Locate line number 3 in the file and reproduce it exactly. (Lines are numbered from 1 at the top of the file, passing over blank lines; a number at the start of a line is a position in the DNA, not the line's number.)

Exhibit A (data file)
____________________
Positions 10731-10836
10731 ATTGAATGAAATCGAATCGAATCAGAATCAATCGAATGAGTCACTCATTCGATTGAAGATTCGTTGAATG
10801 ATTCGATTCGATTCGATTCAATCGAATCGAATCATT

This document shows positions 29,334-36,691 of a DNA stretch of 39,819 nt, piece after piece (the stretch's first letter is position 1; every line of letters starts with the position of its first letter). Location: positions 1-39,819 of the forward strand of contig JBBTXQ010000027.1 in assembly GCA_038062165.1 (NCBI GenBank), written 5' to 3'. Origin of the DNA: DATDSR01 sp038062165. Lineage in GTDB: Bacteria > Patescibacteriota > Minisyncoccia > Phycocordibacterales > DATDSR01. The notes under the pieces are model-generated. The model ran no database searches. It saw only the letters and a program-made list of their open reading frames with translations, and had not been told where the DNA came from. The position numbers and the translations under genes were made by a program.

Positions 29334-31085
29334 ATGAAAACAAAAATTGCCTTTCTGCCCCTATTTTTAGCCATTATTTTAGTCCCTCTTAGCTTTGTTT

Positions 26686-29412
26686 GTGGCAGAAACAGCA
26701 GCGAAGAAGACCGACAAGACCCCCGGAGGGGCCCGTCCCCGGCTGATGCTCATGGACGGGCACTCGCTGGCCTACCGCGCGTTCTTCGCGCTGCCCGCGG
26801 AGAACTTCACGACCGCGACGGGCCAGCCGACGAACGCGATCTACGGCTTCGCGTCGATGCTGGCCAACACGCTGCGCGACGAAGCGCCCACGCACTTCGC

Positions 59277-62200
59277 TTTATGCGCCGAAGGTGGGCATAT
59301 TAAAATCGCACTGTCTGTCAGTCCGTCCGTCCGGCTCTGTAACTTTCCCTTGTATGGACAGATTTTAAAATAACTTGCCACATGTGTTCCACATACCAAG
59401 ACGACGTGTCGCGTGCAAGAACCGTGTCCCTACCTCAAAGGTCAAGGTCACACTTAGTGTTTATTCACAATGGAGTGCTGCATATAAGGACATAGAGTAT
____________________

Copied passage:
10801 ATTCGATTCGATTCGATTCAATCGAATCGAATCATT